Pure thallium is a bluish-white metal that is found in trace amounts in the earth's crust. In the past, thallium was obtained as a by-product from smelting other metals; however, it has not been produced in the United States since 1984. Currently, all the thallium is obtained from imports and from thallium reserves.

In its pure form, thallium is odorless and tasteless. It can also be found combined with other substances such as bromine, chlorine, fluorine, and iodine. When it's combined, it appears colorless-to-white or yellow.

Thallium is used mostly in manufacturing electronic devices, switches, and closures, primarily for the semiconductor industry. It also has limited use in the manufacture of special glass and for certain medical procedures.

Fate & Transport

Thallium enters the environment primarily from coal-burning and smelting, in which it is a trace contaminant of the raw materials.

It stays in the air, water, and soil for a long time and is not broken down.

Some thallium compounds are removed from the atmosphere in rain and snow.

It's absorbed by plants and enters the food chain.

It builds up in fish and shellfish.

Exposure Pathways

Eating food contaminated with thallium may be a major source of exposure for most people

Breathing workplace air in industries that use thallium

Smoking cigarettes

Living near hazardous waste sites containing thallium (may result in higher than normal exposures)

Touching or, for children, eating soil contaminated with thallium

Breathing low levels of thallium in air and water.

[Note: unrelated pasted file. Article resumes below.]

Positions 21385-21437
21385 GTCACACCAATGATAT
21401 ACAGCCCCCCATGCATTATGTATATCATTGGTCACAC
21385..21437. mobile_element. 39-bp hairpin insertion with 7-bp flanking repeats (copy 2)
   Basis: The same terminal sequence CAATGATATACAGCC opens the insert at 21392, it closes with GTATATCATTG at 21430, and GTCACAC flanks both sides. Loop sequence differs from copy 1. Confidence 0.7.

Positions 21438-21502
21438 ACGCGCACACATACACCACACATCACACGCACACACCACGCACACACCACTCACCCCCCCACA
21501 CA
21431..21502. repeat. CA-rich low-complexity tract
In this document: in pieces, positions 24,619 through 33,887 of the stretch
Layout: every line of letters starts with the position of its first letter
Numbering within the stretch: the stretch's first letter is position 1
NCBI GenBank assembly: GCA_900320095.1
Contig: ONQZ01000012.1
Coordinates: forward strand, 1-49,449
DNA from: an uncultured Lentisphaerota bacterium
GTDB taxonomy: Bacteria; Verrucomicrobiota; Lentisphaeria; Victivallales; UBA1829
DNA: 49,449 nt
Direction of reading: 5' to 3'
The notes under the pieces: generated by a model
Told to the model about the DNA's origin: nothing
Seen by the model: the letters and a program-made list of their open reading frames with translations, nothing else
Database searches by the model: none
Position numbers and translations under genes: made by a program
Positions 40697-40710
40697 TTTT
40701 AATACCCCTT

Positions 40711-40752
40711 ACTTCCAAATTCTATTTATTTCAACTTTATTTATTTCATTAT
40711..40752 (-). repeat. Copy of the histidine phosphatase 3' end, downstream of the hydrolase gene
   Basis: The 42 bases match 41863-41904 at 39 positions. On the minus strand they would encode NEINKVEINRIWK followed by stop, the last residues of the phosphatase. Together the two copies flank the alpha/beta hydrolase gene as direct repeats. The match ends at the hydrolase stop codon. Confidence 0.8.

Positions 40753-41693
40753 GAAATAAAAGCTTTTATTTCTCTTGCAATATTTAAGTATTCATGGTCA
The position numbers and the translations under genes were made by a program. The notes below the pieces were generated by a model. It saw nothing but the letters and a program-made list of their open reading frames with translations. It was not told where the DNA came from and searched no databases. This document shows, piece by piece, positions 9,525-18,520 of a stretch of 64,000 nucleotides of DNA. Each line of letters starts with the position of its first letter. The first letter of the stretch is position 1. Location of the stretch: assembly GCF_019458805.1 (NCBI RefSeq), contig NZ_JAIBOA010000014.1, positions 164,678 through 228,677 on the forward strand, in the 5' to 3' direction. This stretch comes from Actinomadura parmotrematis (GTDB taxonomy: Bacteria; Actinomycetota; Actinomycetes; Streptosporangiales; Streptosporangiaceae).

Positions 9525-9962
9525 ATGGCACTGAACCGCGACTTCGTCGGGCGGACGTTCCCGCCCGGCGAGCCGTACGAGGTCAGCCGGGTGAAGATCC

Health Effects

Exposure to high levels of thallium can result in harmful health effects. A study on workers exposed on the job over several years reported nervous system effects, such as numbness of fingers and toes, from breathing thallium.

Studies in people who ingested large amounts of thallium over a short time have reported vomiting, diarrhea, temporary hair loss, and effects on the nervous system, lungs, heart, liver, and kidneys. It has caused death. It is not known what the effects are from ingesting low levels of thallium over a long time.

Birth defects were not reported in the children of mothers exposed to low levels from eating vegetables and fruits contaminated with thallium. Studies in rats, however, exposed to high levels of thallium, showed adverse developmental effects.

It is not known if breathing or ingesting thallium affects human reproduction. Studies showed that rats that ingested thallium for several weeks had some adverse reproductive effects. Animal data suggest that the male reproductive system may be susceptible to damage by low levels of thallium.

There is no information available on the health effects of skin contact with thallium in people or animals.

The Department of Health and Human Services, the International Agency for Research on Cancer, and the Environmental Protection Agency (EPA) have not classified thallium as to its human carcinogenicity. No studies are available in people or animals on the carcinogenic effects of breathing, ingesting, or touching thallium.

There are medical tests available to measure levels of thallium in urine and hair. In addition, thallium can also be measured in blood; however, this is not a good indicator of exposure since thallium only stays in blood a very short time. These tests require special equipment that is not usually available in most doctor's offices. In addition, these tests cannot determine if adverse health effects will occur from the exposure to thallium.

Information excerpted from:

Toxicological Profile for Thallium 1992

Agency for Toxic Substances and Disease Registry
U.S. Dept. of Health and Human Services